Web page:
IMO our society is in the last days that is so well described in our Bibles. OT and NT. What can we personally do to warn anyone? I did and our last pastor ignored it. I know it must be hard for a pastor to talk to someone about their erroneous beliefs when he comes into a church with a members that was in good standing with the previous pastor and one that all of us love. I have been going to church so little lately because of health reasons that I am afraid my voice will not be heard. This new pastor seems solid in church beliefs. He is trying to build our church back after many left when we took months to find a new pastor.

What is the solution?








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quasar

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Aug 30 12 8:40 PM

That is indeed one of the most shocking revelations I have yet heard of, in the falling away of the Church.  There are so many other distortions of the Bible being preached today it defies an actual count of what was convoluted last among them

IMO, I see no solution to the problem and that it will get worse, rather than better, with the only possible solution - the return of our Lord, Jesus Christ, to correct it.


Quasar

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servant

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Aug 31 12 4:05 AM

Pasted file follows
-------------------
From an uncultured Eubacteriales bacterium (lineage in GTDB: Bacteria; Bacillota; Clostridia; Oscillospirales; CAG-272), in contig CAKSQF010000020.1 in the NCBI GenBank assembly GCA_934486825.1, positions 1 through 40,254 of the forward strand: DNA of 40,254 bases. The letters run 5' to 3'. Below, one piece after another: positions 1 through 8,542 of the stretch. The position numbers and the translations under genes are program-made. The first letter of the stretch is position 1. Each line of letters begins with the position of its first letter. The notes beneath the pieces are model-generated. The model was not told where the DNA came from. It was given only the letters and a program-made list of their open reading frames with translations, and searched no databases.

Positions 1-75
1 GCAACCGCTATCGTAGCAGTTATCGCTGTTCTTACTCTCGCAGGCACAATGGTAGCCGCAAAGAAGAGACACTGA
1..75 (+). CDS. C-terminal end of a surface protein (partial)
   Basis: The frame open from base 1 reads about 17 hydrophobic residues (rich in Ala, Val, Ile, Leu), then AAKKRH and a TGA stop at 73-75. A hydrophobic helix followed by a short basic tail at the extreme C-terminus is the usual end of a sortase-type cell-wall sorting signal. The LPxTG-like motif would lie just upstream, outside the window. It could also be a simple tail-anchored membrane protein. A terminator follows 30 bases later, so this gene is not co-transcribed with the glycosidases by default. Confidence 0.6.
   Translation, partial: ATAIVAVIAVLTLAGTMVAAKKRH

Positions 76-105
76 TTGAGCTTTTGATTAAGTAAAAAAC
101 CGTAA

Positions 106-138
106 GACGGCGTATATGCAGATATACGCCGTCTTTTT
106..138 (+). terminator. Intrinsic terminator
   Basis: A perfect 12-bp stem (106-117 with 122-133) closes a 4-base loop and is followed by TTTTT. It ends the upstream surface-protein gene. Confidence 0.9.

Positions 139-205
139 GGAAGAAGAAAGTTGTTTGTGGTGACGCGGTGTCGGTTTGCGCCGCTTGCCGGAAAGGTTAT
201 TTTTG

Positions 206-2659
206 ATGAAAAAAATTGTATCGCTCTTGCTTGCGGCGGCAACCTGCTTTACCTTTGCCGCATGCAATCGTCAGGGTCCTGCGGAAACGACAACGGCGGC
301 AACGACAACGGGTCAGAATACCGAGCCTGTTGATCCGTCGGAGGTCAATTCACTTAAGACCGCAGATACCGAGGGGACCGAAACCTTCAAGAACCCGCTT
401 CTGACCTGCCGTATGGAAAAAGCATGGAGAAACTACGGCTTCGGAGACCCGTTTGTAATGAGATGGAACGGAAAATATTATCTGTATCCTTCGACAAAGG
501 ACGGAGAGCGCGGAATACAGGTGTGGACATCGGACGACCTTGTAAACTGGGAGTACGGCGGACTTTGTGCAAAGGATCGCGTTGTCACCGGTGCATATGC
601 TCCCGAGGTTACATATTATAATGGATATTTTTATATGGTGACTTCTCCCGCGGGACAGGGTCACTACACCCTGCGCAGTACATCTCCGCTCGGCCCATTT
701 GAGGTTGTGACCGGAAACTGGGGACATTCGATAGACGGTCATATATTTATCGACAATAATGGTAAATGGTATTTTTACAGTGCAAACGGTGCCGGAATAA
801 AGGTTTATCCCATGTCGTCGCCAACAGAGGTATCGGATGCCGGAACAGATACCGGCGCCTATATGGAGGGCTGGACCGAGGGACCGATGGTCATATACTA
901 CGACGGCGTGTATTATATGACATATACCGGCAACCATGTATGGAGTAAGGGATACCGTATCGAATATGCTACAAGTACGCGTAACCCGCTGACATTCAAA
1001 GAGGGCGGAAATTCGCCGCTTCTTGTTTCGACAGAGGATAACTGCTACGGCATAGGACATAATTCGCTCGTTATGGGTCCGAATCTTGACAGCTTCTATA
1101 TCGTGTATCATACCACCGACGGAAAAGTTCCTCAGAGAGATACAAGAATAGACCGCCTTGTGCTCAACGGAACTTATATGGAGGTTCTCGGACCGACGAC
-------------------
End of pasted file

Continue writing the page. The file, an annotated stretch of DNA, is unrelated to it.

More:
The problem is the organization of the modern church. It is run like a business instead of the example we have in the Bible of the early Christians. One person is put on a pedestal and looked to soley for the direction and functioning of the church. This one person is expected to be a councelor, teacher, pastor, entertainment guru etc etc. If the churches were actually functioning the way they should be, then the congregation itself would have teachers, evangelists, helpers, prophets etc that would be working together along with the pastors so there is a support base for when one does fall. If everyone is looking to one person, and that person does fall into what ever doubt or sin, then it is devastating to the rest. It is basically idolatry. If there are not people in the congregation that are not seeking God on their own learning from Him on their own, and being lead by Him on their own, then that church is in trouble. Of course there are baby Christians that need support and to be worked with, but that should not only be on the back of the pastor or teacher. Others in the congregation that are more mature need to step up to the plate. There should be an avenue for the regular congregation to fill each role in the church as the Lord leads. That way the same face is not behind the pulpit each Sunday. The same voice is not on the phone each morning, and the same voices are not singing that new song to the Lord each evening. There needs to be a more organic way of doing church than making sure it is run a certain way for the tax breaks. There are many churches that are doing home groups in the week. That is where you would probably see God more at work than at the Sunday morning meet and greet.